How To Determine If You Have a Food Intolerance And What Is Causing It

Blog Health How To Determine If You Have a Food Intolerance And What Is Causing It

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4.22.2021 0 comments

Food intolerances, while not as serious as food allergies, can still be very problematic!

Food allergies can be life-threatening, but food intolerances and sensitivities can lead to digestive problems, rashes, skin conditions, intestinal upset, and other side effects that can make life quite unpleasant.

Here’s the thing: it’s estimated [1] that 1 in 5 people, or roughly 20% of the population in the world, suffer from some kind of food intolerance. Understanding how to spot the signs of a food intolerance and identify which food you’re intolerant to can save you a great deal of grief!

What is a Food Intolerance?

Simply put, a food intolerance is your body’s inability to tolerate a certain food. Unlike allergies, food intolerances are characterized by minor symptoms that tend to present within 1-3 hours of eating a certain food (though symptoms can be delayed by up to 48 hours) [2]. Symptoms may last a few minutes, a few hours, or even several days, depending on the severity of the intolerance and the quantity of the food you eat.

Most of the symptoms of food intolerance manifest on your skin, in your respiratory system, or in your digestive tract. Typically, the symptoms will include (but aren’t limited to):

  • Abdominal pain

  • Nausea

  • Bloating

  • Diarrhea

  • Reflux

  • Rashes

  • Flushing of the skin

  • Running nose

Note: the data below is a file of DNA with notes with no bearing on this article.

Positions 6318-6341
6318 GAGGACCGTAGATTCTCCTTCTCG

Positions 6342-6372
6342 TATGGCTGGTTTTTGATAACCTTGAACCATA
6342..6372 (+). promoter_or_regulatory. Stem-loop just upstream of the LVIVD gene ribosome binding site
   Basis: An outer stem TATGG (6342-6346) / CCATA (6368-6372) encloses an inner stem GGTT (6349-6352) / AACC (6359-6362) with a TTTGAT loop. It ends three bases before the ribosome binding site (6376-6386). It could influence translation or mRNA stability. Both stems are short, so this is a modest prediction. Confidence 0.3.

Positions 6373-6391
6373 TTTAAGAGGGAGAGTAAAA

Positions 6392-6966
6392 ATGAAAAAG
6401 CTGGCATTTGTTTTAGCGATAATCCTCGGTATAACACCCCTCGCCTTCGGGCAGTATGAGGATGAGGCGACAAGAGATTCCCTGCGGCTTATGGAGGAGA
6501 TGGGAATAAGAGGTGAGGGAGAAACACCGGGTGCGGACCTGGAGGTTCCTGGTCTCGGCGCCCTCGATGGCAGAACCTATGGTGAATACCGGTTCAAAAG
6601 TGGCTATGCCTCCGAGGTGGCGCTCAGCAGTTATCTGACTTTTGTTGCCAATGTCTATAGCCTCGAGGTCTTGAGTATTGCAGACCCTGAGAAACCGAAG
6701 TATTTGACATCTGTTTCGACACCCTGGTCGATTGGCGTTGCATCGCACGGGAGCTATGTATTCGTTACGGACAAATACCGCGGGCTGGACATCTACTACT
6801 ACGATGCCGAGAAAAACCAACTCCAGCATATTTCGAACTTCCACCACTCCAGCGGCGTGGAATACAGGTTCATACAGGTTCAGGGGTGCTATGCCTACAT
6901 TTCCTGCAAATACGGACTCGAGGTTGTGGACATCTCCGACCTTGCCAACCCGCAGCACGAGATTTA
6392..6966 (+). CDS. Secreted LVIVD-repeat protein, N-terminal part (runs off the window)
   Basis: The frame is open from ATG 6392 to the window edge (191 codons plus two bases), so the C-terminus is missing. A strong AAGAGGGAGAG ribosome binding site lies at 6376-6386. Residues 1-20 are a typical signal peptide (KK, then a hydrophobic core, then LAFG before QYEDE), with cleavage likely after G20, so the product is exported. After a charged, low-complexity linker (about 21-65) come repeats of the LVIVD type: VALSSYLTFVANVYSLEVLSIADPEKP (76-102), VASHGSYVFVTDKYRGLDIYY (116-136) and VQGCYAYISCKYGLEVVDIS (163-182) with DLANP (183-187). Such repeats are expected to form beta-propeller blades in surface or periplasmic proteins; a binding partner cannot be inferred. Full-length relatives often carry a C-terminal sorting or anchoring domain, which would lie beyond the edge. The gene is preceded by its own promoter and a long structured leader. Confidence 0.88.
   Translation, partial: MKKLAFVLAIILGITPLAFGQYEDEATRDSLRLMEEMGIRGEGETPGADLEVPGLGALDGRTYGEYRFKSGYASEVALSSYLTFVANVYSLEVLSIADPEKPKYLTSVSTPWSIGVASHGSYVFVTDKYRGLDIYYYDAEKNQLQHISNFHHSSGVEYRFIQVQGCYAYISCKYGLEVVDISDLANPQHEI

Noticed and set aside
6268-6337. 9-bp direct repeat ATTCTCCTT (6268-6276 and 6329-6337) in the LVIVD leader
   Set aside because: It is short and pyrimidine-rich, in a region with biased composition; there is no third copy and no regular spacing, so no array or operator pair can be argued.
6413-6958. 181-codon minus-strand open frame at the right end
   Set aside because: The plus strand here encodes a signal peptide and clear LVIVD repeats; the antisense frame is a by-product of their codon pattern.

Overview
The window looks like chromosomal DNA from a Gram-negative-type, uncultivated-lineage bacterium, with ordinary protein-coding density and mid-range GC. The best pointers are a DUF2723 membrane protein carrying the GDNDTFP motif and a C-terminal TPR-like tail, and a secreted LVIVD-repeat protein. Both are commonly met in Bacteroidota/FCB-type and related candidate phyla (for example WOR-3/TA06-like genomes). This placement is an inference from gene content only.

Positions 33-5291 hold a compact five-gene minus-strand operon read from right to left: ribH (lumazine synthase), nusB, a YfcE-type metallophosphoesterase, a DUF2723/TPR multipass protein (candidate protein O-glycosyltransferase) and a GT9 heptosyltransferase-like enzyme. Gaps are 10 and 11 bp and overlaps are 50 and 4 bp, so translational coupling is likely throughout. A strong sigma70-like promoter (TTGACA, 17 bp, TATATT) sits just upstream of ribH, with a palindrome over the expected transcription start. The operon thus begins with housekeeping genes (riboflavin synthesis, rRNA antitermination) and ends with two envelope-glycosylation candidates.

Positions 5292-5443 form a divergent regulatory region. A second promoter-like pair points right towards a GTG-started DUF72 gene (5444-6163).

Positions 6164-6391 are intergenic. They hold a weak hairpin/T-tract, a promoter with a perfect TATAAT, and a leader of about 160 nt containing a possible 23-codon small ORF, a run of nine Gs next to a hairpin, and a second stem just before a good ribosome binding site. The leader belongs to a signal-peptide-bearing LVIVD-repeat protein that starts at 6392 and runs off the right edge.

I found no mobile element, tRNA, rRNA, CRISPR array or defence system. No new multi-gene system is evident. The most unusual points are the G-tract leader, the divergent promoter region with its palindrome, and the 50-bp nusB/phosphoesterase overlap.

• Headaches

What are the Most Common Food Intolerances?

Among the most common causes of food intolerances are:

  • Dairy, specifically the lactose (sugar) found in milk and other dairy products.

  • Salicylates, a chemical produced naturally by certain plants as a defense mechanism, typically found in nuts, teas, veggies, fruits, spices, honey, and coffee.

  • Gluten, the protein found in many different types of grains and wheat.

  • Amines, which are produced by bacteria while food is stored, often found in fermented foods.

  • Caffeine, the stimulant in coffee, tea, and chocolate.

  • Fructose, the simple sugar present in veggies and fruits, but which is often added (in the form of high fructose syrup) into soda, artificial honey, apple juices, and anything containing high fructose corn syrup.

  • FODMAPs, or fermentable oligo-, di-, mono-saccharides and polyols, which are short-chain carbohydrates that are found in foods like milk, apples, beans, beer, bread, lentils, and honey.

  • Sulfites, which are preservatives added into foods, drinks, and medications to extend their lifespan, often present in wine, canned veggies, pickled foods, beer, tea, potato chips, and apple cider.

  • Eggs, particularly egg yolks.

  • Fish and shellfish.

  • Tree nuts and peanuts.

  • Food additives, including MSG.

These are the foods most likely to trigger negative reactions.

How to Identify a Food Intolerance